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New wines from Chateau Serilhan, Bakus, Domaine Roses Camille, Cantina Giuliano, and TDS Toscana tasted at IDS’ offices – May 2022

As stated I was in Paris in May, and the first tasting I had on the trip was at the offices of Les Vin IDS. I know I said I was done with asides but this one is about wine. Remember that my QPR standard means Quality to Price Ratio! Well, the price fluctuates with currency. Most of us do not think about it but it does! We are all feeling it now with inflation but a very nice aside, at least if you are using US Dollars in Europe is that the US Dollar has almost reached parity with the Euro, and that made for a wonderful trip!

All my purchases were discounted by the Euro and that made the QPR scores a bit better but overall I stayed with either the Euro or the US dollar prices (AKA US prices). More on that below.

So, with that aside, let us get to the second part of the IDS tasting.

Tasting

The tasting was a two-part wine event. The first part featured IDS wines while the second part featured wines that Ben Sitruk of Wine Symphony brought to taste. This included wines from Ari Cohen’s new wine business Bakus, wines from Chateau Serilhan (M. Marcelis), wines from Domaine Roses Camille, some wines from Cantina Giuliano, and the Toscana from Terra di Seta. The first post focused on the Le Vins IDS and this post will cover the rest of those wines. I will start talking about the wines in the order they were tasted.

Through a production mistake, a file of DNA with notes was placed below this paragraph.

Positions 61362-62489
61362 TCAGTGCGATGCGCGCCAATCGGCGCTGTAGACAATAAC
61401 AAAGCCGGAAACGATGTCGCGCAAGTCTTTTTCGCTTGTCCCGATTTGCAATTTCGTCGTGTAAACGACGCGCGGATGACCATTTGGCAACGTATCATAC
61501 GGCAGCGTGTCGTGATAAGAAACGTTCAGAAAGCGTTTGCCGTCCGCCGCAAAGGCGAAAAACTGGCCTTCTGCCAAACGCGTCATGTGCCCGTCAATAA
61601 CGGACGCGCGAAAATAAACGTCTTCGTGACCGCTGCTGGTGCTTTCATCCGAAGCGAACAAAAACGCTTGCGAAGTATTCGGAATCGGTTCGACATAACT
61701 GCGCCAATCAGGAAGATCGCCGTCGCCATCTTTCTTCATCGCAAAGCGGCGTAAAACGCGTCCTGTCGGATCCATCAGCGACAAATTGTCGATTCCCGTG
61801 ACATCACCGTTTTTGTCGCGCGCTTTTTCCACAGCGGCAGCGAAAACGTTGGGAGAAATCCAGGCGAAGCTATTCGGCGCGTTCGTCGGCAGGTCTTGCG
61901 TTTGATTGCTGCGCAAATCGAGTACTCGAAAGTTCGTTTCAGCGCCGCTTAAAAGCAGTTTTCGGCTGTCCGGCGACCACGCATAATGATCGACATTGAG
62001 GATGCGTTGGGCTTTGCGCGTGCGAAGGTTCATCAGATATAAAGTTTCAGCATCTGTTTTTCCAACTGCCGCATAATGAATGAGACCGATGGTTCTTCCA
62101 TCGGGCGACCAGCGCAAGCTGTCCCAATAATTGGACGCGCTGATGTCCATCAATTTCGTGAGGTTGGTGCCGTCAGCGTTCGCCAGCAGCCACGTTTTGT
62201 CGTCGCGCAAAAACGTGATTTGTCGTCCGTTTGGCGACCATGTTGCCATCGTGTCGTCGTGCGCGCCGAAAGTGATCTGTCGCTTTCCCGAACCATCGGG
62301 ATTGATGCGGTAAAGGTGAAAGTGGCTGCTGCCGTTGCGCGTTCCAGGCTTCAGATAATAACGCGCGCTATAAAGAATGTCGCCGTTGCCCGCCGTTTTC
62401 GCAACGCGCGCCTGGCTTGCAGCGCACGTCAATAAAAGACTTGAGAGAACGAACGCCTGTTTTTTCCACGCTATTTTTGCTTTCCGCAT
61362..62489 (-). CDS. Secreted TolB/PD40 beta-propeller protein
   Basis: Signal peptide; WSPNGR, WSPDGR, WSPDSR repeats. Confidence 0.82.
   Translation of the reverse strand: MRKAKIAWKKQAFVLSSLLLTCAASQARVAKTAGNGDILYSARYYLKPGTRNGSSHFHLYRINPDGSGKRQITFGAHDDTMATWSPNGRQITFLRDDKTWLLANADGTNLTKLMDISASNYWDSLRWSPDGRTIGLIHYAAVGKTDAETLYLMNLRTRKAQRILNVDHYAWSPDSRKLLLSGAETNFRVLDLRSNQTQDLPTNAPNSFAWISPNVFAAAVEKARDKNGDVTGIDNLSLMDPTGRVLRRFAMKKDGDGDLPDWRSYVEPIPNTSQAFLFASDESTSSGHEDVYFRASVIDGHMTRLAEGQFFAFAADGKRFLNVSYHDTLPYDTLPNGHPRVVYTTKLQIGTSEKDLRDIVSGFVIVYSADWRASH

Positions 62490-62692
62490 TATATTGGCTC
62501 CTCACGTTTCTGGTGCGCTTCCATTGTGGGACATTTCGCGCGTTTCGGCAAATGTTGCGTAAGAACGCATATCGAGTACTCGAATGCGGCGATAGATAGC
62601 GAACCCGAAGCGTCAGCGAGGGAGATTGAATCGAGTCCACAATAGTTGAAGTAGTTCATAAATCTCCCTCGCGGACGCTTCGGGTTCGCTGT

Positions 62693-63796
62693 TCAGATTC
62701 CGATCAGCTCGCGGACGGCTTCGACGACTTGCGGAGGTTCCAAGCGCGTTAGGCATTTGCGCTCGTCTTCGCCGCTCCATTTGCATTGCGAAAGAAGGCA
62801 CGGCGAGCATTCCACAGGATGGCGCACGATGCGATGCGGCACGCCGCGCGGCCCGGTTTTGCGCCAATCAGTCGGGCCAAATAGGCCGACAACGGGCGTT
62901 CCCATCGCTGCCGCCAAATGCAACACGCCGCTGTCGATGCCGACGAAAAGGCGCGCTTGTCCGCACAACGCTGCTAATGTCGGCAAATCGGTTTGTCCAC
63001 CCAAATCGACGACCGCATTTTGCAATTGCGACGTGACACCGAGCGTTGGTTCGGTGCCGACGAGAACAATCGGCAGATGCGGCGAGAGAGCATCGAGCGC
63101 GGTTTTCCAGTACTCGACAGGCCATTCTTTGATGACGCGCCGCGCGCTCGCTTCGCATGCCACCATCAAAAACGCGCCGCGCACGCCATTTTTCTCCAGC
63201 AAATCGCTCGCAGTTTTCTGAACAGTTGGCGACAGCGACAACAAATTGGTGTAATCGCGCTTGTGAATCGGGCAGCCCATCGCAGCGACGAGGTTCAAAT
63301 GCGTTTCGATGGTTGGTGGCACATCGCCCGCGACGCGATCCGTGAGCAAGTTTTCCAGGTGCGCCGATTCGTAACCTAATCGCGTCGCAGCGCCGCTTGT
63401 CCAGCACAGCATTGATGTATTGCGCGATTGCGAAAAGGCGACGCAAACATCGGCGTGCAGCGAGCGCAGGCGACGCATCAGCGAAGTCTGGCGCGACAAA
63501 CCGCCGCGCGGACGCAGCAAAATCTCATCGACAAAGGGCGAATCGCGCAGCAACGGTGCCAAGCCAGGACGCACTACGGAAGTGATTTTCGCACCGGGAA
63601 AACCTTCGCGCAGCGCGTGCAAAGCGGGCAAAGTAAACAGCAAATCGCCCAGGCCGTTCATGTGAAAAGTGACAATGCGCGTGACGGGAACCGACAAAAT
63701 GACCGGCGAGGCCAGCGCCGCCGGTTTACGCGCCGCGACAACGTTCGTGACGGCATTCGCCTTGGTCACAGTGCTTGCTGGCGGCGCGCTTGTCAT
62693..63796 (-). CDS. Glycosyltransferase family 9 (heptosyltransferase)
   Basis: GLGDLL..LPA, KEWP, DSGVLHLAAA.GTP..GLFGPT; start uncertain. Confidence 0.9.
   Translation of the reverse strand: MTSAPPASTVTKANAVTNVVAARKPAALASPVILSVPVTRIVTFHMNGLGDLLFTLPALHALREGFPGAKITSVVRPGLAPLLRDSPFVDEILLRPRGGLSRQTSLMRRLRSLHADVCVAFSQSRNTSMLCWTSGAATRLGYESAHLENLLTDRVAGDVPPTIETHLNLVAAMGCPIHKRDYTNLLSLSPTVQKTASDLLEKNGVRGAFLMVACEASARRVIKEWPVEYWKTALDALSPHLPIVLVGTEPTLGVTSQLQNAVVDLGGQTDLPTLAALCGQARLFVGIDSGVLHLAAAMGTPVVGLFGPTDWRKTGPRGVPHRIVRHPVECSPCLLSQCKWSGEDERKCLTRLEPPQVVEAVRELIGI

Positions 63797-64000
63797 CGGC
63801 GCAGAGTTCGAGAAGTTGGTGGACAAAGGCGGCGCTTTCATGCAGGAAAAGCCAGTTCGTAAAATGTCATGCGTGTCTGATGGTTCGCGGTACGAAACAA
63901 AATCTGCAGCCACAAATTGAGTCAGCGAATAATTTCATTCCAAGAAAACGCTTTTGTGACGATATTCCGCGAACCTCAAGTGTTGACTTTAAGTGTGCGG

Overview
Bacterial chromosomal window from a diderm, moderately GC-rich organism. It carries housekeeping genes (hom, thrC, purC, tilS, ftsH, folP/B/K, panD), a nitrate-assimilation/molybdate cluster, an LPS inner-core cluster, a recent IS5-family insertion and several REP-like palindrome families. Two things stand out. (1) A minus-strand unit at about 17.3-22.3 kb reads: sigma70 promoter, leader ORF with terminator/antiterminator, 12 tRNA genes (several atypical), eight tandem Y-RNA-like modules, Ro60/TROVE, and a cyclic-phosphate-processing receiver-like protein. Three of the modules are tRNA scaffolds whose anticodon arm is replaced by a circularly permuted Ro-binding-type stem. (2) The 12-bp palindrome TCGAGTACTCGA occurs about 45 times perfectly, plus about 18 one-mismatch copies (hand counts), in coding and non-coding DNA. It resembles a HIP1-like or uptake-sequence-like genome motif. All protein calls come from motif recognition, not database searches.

Bakus Wines

When I heard that Ari Cohen started to make some kosher wines I looked forward to the moment I got to taste them. They are from Spain and while I adore Elvi Wines, my last post was on their new wines, most of what we get from Spain has not been enjoyable. The wines tend to be overly oaked or overly ripe and not as balanced as I desire. They do work for folks who like that style but for me, they were too unbalanced to work.

They had potential, the wines were made from the Montsant region and one was from the Toro region. The varietals were varied blends, including Tempranillo, Carignan, Grenache, Macabeo, and Grenache Blanc. In the end, the wines were a bit too oak driven and too ripe for my taste.

I was having this conversation over Whatsapp with a few folks and it is truly bewildering how Spain continues to give us fewer kosher options that are enjoyable, while Italy is just blowing the doors off. An interesting thought to think about, thankfully, we still have Elvi Wines.

Cantina Giuliano

Whenever you sell Chianti you are going to be putting yourself under a microscope, as eventually, you will be compared to the original winery of the year, Terra di Seta. Cantina Giuliano has come a long way from the first time I tasted them many years ago. They are still not getting QPR WINNER scores, for their red wines, but they are getting closer.

The white and rose wines were OK, this year they were not as good as previous vintages, but still nice enough. The red wines were a OK as well, just not great, IMHO.

Chateau Serilhan

I loved the 2012 vintage of these wines and I was looking forward to tasting the 2014 and 2015 vintages. Thankfully, they are now released and they are equally enjoyable, though the 2015 Cru Ducasse does not live up to the lofty expectations I had for it after the incredible 2012 vintage blew me away. These wines are not officially here in the USA, but I hear they may make an entrance soon. The 2014 vintage was not available when I was there but I hope to taste it soon.

Domaine Roses Camille

I got the chance to taste the two new DRC wines both in San Jose and in Paris, a few weeks apart and they were absolutely the same, which is good! DRC continues to be one of the true stalwarts of Pomerol and shows the power of the right bank! The 2016 Echo de Roses Camille and the 2018 Clos Lavaud both showed very well and they both are QPR superstars!

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